Caruso said the student fund will give students interested in pursuing careers in impact investing new advantages. “SOM students will now have the opportunity to augment classroom learning with hands-on experience as impact investors charged with allocating real capital. For students applying to roles in the field, this new fund will allow them to speak to tangible accomplishments diligencing investments, structuring deals, and measuring the impact of portfolio companies. That experience is tremendously valuable to employers. The fund also creates a platform for students to leverage SOM’s growing impact investor alumni community—as advisors, speakers, or partners—strengthening the bonds between alumni and students.”

Leon Meng, whose gift is making the fund possible, is a veteran investor and founder of Ascendent Capital Partners Limited. He said the time is right to provide students with more experience thinking about impact in the investing process. “It’s a great pleasure to work with the school to think about impact investment. Traditionally, investment firms have made decisions about which companies to support with financial concerns front and center and have only considered factors like environmental and social impact later. But I think the new paradigm is to consider impact first, alongside economic viability. This is something my firm, Ascendent Capital, and myself personally support, and I’m pleased that the new fund will give SOM students direct exposure to such considerations.”

The student team that originated the plan for the fund in 2018 adopted the name Fishbowl Ventures. When the first group of student leaders graduated in 2020, they handed the reins to members of the next class—it wasn’t hard to find volunteers, they said, given the enthusiasm for creating such a fund at SOM. A survey conducted by Fishbowl in 2020 showed that 70% of respondents said they were interested in participating in a student-run fund.

Students developed a proposal for a fund and pitched it to SOM administrators over several years. The group also worked to support students interested in impact investing, starting a program called Fishbowl Fellows, which has paired 35 students with leading impact investment funds where they have worked alongside investors to identify impact-oriented investment opportunities and perform due diligence.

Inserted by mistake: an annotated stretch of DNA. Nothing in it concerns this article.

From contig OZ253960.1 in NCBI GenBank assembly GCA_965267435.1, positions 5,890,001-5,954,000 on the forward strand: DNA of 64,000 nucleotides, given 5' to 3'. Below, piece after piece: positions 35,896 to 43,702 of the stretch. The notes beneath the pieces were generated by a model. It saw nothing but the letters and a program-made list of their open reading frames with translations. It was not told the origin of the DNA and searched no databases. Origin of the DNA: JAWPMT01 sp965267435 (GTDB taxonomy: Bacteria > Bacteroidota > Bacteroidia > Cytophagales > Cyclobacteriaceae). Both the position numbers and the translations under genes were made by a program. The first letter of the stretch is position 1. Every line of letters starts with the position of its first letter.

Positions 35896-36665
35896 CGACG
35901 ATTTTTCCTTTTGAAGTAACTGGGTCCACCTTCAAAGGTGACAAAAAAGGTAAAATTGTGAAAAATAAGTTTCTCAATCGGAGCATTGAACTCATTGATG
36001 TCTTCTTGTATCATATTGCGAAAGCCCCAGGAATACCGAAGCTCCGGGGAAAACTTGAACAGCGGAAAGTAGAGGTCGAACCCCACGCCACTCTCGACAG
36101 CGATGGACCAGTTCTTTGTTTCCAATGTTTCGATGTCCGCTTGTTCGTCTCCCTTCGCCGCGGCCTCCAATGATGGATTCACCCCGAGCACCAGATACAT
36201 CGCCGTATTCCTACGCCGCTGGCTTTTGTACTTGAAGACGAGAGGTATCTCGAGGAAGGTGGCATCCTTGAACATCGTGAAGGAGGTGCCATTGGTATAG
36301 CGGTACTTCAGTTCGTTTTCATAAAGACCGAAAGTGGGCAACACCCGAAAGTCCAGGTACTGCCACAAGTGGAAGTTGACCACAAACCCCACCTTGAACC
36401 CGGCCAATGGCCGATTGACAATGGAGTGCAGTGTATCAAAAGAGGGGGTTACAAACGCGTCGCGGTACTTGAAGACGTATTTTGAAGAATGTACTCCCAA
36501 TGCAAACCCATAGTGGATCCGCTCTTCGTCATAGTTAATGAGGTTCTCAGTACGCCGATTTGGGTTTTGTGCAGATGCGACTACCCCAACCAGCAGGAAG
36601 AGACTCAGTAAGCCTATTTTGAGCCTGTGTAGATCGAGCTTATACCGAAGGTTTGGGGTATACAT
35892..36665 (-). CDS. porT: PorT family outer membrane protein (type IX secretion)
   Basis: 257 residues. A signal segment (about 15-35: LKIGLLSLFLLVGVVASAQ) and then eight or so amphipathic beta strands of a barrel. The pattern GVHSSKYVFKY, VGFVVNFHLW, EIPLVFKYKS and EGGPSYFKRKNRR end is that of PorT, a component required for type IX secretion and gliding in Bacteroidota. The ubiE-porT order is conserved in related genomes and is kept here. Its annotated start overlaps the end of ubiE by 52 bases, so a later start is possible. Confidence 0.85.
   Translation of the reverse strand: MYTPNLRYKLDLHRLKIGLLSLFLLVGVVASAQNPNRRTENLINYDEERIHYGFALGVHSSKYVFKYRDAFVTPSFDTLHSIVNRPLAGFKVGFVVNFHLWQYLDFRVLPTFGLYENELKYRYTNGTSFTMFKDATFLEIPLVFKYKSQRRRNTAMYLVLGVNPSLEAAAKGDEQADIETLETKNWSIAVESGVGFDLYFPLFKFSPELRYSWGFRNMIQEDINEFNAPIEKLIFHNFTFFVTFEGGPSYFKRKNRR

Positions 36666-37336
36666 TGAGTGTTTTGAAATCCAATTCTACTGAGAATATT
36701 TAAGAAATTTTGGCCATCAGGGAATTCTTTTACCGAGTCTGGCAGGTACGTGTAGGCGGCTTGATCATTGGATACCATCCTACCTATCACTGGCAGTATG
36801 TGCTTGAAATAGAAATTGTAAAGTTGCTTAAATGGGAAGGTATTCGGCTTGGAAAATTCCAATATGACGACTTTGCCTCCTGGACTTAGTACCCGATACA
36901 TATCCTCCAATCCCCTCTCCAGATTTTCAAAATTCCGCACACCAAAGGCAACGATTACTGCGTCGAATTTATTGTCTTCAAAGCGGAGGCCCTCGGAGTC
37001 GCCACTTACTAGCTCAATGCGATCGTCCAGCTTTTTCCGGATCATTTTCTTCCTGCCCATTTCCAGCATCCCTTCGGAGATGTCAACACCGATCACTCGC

Charlotte Parker ’23, one of the current student leaders, said: “So many people come here to tackle big problems where the tools of capitalism can be effective in improving lives. The core curriculum leaves room to grapple more intensely with questions of impact versus return, and an impact fund is a perfect place to be doing that. The fund will give more students the opportunity to think critically about what impact means and how you implement it in your career, whether you work at a fund or in some other role.”

Alex Healey ’23, another student leader who is a joint-degree student with the Yale School of the Environment, said that the new fund will complement existing impact-oriented resources at the school, including the Impact Investing Club and student participation in the Turner MIINT competition. “This whole process has been about learning by doing, but it’s also about community. A few cohorts of individuals have worked hard to get this over the finish line, and many of them have gone into the impact space and are already collaborating. We’re thrilled that those connections exist. And we’re really excited about what that means for the future, as participation in the fund becomes something that persists throughout students’ professional lives.”